It paints a slow picture of Dresden as being a beast when you see his former apprentice, Molly, struggling to fight against the crushing weight of the enemy and you realize that Dresden did not think his grand scheme through (as I said, cunning doesn’t always translate to intelligent). Molly, after Dresden dies, is left to the ever loving mercies of Lea, the fey godmother to Harry Dresden (and world class bitch), she of the Winter Court. Murphy, who had been in denial about his death (they never found his body, which totally pissed me off, which I will explain later), is crushed to discover that the man she looked up to, admired, and possibly had feelings for was well and truly dead (well, sorta). His friends, who have been struggling to protect Chicago since his death, are frayed to the edges of sanity and yet the enemy still keeps coming.

Now, Butcher does play on the emotional strings a bit at the end, when Harry gets to see that all his friends are okay. This scene in particular actually affected me more than anything else in the book. But then…

…Butcher deux ex machinas the damned book!!

Seriously.

There had to have been a better way to pull off the ending of this book, yet Butcher went and did the worst thing possible. It annoyed me to no end (I actually typed “annoyed me to know end”, which goes to show just how annoyed I truly was) that Butcher did this to the end. A lot of people are going to be pissed at me for saying so, but doing to Harry what Butcher did was beyond crappy (though it does extend the series a bit longer).

Still…

It’s written, nothing we can do about it now except hope that the author doesn’t go off and rewrite his own rules to his universe.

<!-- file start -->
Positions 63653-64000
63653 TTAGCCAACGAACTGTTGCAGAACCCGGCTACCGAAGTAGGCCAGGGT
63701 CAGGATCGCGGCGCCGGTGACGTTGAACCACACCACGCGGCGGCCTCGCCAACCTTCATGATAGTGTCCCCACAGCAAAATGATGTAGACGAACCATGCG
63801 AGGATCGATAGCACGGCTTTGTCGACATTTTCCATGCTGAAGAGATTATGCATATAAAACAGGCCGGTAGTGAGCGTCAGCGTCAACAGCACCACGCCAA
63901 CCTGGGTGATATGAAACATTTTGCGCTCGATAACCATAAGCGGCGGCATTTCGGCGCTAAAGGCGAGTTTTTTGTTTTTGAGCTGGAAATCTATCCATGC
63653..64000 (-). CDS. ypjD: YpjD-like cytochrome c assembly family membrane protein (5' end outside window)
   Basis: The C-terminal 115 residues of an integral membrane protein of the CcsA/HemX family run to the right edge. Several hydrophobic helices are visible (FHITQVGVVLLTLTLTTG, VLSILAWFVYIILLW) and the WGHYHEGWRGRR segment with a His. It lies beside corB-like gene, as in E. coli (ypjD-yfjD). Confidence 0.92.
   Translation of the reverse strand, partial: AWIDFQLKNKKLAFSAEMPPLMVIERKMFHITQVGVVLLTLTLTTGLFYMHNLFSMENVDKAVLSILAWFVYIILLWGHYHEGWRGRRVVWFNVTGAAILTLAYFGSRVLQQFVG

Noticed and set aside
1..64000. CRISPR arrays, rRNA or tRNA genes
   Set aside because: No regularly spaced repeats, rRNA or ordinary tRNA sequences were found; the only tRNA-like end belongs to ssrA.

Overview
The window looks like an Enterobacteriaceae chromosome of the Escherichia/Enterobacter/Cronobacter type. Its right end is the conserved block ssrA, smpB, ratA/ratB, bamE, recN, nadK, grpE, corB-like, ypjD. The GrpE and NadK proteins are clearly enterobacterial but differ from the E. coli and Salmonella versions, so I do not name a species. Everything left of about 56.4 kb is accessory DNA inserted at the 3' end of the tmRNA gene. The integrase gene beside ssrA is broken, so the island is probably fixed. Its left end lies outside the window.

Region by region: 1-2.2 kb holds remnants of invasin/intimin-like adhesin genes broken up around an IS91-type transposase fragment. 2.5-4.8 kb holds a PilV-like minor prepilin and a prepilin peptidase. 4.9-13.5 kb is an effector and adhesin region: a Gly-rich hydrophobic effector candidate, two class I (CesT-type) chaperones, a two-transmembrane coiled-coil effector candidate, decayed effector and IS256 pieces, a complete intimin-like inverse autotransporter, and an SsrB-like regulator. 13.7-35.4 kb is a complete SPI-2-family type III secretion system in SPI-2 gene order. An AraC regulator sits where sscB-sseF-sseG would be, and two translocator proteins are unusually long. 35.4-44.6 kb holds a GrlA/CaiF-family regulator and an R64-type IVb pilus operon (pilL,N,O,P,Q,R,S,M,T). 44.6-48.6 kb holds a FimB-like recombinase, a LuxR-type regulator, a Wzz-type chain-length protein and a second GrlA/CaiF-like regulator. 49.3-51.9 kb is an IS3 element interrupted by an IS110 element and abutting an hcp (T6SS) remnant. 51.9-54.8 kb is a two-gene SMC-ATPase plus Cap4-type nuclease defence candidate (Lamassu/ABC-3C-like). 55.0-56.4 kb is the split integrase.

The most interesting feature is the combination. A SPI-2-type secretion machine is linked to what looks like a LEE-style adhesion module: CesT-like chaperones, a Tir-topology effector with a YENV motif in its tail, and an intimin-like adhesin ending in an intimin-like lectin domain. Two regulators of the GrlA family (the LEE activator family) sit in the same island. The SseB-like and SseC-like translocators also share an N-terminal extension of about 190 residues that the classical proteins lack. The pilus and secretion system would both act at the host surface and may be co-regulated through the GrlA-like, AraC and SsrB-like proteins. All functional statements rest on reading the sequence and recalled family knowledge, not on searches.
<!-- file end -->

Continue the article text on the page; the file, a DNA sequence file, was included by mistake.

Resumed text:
Borrow it. If you buy it, you’re going to be mad at yourself for ripping out the pages and throwing the book against the wall afterwards.

–reviewed by Jason

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  1. #1 by Chris on September 7, 2011 - 2:06 pm

    Just finished Ghost Story yesterday.

    I didn’t hate it, but after ‘Changes’ and the teaser in ‘Side Jobs’ I was let down. So much potential seemed to be wasted on telling a filler story.

    From the get-go, I wanted to know who killed Harry, and the payoff was disappointing at best. Sure, I could see Harry doing it the way described, and it fit with the theme of unintended consequences to Harry’s actions throughout the series, but…meh.

    *SPOILER ALERT*

    Yes, Mab is a clever and tricky one, and it follows that she would not be fooled by Harry’s plan. However, using her as the big reveal at the end was just anti-climactic. News flash Mr. Butcher- the story is in first person. We know Harry lives. We know there are at least several (last projected count was 23 total in the series per Butcher) The underlying question of ‘is Harry’s shade really Harry’ is pretty much moot. I would have been more surprised if the answer had been yes. Give the readers some credit. Scene with Mab should have been front and center, even if it wasn’t crystal clear who it was or whether or not it was real or imagined. And, oh by the way, hints dropped by the silent one and Lea suggest that even with all of Harry’s careful planning, word was out who did what.

    Points for clever twist: the Deus Ex didn’t involve the angel Uriel, as would have been expected up until that point. Clap. Clap. Still unimpressed as a whole.

    This book felt like the “gritty reboot” so many movie series have gotten lately. Spider man, anyone?